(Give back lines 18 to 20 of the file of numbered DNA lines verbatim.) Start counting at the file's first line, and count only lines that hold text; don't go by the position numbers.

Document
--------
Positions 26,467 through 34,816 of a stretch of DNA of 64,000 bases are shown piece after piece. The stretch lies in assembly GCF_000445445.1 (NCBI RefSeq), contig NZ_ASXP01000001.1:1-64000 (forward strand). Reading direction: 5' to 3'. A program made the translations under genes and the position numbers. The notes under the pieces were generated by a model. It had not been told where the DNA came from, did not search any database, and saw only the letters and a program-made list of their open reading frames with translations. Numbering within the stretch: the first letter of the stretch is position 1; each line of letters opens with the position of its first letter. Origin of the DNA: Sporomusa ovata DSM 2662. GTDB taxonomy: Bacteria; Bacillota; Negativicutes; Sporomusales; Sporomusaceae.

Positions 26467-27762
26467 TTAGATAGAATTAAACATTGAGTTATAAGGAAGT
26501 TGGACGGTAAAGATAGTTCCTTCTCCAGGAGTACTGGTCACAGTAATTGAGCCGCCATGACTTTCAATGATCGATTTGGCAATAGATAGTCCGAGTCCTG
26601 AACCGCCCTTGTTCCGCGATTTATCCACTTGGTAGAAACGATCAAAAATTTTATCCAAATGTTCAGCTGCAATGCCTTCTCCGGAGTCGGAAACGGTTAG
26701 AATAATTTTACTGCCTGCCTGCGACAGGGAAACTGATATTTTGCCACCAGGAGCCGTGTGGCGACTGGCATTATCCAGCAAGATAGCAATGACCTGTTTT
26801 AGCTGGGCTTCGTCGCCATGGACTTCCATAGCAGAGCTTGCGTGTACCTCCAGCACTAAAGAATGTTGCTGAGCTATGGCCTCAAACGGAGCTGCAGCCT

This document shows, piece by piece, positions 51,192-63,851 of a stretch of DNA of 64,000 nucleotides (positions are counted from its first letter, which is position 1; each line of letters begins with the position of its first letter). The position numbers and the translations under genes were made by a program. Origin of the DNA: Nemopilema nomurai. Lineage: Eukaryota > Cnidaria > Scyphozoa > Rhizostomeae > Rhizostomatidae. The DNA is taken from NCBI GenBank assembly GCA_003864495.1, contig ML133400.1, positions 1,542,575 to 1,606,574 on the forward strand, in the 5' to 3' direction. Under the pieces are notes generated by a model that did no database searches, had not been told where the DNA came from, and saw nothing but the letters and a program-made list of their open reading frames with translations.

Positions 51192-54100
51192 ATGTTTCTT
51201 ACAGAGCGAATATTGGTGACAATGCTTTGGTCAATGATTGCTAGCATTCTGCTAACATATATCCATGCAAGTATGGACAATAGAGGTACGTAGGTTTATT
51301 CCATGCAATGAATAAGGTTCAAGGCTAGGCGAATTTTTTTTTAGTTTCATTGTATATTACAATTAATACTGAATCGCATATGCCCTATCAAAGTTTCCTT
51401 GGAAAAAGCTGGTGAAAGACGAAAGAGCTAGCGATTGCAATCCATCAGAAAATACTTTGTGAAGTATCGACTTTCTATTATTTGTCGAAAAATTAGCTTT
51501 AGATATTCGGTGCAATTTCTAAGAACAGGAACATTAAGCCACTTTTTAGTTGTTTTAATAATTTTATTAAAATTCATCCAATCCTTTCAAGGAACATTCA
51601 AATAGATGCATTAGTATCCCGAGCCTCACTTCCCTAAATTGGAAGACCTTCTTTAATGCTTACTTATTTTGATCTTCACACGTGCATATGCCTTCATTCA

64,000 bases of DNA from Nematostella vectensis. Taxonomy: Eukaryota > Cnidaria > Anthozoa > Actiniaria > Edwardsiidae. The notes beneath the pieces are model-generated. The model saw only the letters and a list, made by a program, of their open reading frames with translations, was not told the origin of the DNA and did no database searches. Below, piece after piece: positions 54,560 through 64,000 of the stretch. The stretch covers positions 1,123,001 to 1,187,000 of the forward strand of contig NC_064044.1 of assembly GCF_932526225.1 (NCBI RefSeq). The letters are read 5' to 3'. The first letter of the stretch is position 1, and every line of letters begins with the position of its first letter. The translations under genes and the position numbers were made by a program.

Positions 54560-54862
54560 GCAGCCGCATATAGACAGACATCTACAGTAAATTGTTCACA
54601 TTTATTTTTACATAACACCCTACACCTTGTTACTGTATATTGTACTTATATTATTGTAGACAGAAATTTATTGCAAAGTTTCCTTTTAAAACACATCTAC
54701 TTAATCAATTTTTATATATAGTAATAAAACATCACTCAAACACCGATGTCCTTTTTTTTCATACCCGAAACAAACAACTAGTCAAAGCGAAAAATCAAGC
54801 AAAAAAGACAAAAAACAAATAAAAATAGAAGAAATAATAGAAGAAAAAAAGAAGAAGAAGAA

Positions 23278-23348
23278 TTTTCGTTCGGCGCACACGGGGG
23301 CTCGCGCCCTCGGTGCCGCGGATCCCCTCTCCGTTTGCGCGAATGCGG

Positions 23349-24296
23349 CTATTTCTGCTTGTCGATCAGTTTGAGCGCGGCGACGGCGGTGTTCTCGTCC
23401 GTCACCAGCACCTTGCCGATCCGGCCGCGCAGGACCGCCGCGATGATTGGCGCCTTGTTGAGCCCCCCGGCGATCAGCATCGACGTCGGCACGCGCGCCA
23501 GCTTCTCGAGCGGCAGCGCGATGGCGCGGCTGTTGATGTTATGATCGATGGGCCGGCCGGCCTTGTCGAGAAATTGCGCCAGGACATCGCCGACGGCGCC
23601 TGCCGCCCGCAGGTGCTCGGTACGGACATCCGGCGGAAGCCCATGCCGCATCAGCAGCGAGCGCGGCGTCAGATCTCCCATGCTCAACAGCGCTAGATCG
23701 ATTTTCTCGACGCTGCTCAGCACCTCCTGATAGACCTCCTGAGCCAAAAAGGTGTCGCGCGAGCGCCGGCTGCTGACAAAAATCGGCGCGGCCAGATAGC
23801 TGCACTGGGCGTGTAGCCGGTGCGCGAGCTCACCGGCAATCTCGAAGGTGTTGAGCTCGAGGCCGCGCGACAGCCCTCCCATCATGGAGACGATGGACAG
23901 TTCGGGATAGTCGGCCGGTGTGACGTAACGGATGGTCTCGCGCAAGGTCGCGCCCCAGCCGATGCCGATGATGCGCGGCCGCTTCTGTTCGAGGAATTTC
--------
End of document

54560 GCAGCCGCATATAGACAGACATCTACAGTAAATTGTTCACA
54601 TTTATTTTTACATAACACCCTACACCTTGTTACTGTATATTGTACTTATATTATTGTAGACAGAAATTTATTGCAAAGTTTCCTTTTAAAACACATCTAC
54701 TTAATCAATTTTTATATATAGTAATAAAACATCACTCAAACACCGATGTCCTTTTTTTTCATACCCGAAACAAACAACTAGTCAAAGCGAAAAATCAAGC